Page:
Sotheby’s London to auction two sculptures by Egyptian modern art pioneer Mahmoud Mokhtar
Ati Metwaly, , Tuesday 9 Mar 2021
Ibn Al-Balad and Arous Al-Nil will be offered at Sotheby's online auction at the end of March


Sotheby’s London revealed that it will be auctioning off two works by Egyptian sculptor and modern art pioneer Mahmoud Mokhtar.

The sculptures, ‘Ibn Al-Balad’ and ‘Arous Al-Nil’, will participate in the upcoming ‘20th Century Art / Middle East’ auction which will open for bidding online from 23 to 30 March.

Ibn Al-Balad was one of the very first works that Mokhtar created, since it was the artist’s graduation project in 1910. Its estimated price is around GBP 90,000 - 110,000.

Arous Al-Nil, which was sculpted in 1929, is a Pharaonic head of a woman, a marriage between Ancient Egyptian aesthetics and Art Deco. The work presented at the auction is a bronze bust of a full-length sculpture in the collection of Paris’ Musée du Jeu de Paume. Arous Al-Nil has an estimate value of GBP 120,000 - 180,000.

Neither works were seen in public before, and they are now making their auction debut.

Ibn Al-Balad and Arous Al-Nil were given on sale by Hafez Afifi Pacha, an Egyptian politician and delegate to the United Nations, whose family purchased them directly from the artist.

This is not the first time that Mokhtar’s works are sold at auction, and throughout the years, a number of Mokhtar’s sculptures debuted or were re-auctioned at Sotheby’s London.

One of the most prominent sale examples is the sculpture ‘On the Banks of the Nile’, which sold in 2015 for GBP 725,000.

A year later, another work carrying the same name was offered on sale with an estimated of GBP 30,000 - 40,000 but sold for GBP 317,000, becoming the star piece of the auction.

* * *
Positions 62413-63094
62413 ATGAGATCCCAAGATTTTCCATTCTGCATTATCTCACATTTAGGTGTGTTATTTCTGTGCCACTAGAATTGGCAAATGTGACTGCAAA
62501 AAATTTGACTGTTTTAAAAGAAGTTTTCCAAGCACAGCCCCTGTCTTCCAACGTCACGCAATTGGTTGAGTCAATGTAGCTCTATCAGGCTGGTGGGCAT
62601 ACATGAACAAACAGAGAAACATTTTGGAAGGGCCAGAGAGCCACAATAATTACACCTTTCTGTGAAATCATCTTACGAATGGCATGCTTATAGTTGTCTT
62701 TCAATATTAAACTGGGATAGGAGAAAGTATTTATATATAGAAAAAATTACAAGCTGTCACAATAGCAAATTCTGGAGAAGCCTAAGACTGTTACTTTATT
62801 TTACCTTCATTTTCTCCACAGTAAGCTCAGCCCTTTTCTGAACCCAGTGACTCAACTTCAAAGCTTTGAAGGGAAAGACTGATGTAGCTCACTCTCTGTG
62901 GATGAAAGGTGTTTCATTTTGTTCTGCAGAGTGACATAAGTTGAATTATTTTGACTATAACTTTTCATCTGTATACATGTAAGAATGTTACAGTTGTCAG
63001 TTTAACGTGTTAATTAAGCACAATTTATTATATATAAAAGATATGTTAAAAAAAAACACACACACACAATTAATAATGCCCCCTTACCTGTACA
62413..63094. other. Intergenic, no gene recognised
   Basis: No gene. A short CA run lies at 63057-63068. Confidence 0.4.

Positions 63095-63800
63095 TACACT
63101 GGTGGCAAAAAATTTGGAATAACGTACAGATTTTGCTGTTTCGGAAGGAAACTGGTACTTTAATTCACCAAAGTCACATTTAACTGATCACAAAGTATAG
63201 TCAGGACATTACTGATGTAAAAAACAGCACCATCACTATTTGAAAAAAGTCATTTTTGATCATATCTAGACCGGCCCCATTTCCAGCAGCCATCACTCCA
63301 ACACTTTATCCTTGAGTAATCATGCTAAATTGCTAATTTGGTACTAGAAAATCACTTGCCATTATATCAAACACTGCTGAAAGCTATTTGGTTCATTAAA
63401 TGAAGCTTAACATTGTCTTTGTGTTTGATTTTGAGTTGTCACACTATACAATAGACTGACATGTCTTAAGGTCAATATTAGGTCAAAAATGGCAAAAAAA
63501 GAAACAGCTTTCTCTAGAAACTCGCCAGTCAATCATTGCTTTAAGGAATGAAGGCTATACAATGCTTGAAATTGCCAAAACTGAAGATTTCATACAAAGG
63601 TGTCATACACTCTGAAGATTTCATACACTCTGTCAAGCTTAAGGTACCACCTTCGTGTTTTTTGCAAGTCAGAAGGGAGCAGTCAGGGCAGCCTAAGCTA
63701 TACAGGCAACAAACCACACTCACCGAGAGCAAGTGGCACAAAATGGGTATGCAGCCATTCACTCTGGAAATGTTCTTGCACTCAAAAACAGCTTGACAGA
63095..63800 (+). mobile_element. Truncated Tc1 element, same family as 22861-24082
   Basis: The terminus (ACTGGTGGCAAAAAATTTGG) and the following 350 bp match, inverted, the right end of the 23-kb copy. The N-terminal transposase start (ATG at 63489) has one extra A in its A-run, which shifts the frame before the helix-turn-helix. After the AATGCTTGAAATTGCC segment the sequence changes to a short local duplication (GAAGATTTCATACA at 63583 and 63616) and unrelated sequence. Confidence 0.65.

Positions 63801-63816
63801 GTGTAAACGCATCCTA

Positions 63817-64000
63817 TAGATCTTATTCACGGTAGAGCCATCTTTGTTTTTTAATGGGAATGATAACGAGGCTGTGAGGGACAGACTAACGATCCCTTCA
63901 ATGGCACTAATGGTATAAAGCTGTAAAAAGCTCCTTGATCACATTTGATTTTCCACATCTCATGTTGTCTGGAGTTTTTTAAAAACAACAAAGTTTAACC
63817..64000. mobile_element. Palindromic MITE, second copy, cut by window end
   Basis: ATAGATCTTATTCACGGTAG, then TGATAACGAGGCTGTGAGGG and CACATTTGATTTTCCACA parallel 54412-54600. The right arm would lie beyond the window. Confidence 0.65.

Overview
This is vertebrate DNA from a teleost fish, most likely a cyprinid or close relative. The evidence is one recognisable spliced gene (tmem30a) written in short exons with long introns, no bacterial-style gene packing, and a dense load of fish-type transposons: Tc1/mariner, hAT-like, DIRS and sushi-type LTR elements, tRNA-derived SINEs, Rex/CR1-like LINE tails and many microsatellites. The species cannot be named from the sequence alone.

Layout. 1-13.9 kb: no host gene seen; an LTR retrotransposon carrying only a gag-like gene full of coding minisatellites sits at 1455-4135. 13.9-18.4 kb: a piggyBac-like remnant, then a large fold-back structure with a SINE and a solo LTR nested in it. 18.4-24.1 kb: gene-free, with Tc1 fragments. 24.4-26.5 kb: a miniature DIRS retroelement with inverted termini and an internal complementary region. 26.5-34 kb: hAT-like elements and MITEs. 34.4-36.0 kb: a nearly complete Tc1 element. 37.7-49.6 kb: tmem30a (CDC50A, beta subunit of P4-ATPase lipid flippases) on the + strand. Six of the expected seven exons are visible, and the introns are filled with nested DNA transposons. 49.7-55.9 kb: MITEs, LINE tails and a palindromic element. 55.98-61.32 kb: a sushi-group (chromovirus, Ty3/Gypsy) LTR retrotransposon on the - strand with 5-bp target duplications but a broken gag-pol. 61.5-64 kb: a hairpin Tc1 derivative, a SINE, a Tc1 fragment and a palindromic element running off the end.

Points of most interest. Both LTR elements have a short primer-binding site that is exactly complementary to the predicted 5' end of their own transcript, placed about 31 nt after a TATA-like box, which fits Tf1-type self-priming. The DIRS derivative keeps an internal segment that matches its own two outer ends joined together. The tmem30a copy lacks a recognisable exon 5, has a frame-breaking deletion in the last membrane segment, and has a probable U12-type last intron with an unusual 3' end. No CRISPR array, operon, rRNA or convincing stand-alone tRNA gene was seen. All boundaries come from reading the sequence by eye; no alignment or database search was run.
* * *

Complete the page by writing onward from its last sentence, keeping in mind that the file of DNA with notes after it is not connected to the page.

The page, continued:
Created in 1921, the sculpture represents an Egyptian peasant woman, the emblem of Egypt’s nationalist movement, who stands tall, poised to adjust her veil, revealing her feminine beauty whilst carrying out the menial but essential task of sourcing water from the Nile.

In April 2019,Mokhtar’s ‘Three Beggars’ was put on sale during Sotheby’s Orientalist and Middle Eastern Art Week. The sculpture was Mokhtar’s gift to his teacher, Jules-Félix Coutan, in the 1930s. It was sold for GBP 150,000 versus an estimate of GBP 80,000 - 120,000.

“The 20th Century Art / Middle East sale (20–30 March) will feature an exciting selection of works from the most sought-after artists from the modern era to the contemporary period. We are delighted to present a carefully selected and diverse offering of masterworks from the region, including works by celebrated Iranian Masters, dynamic and exciting artists from the Arab world, as well as powerful artistic voices from North Africa,” reads the Sotheby’s London website.

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Born on 10 May 1891, Mokhtar grew up in a small village near Mahalla, where his father served as the omda or mayor. He moved to Cairo to pursue artistic studies and was among the first to study sculpting at Cairo University’s fine arts faculty.

He later continued his academic work, supported by Prince Kamal Youssef, at Paris’ Ecole des Beaux Arts.

Mokhtar went on to become one of contemporary Egypt’s most celebrated sculptors. In 1962, the culture ministry opened a museum in Cairo bearing his name and displaying many of his works.

Among Mokhtar’s iconic works are a statue of Egyptian nationalist Saad Zaghloul and an image from the Egyptian revolution; the first located in front of Cairo’s Qasr Al-Nil Bridge and the second in the coastal city of Alexandria.

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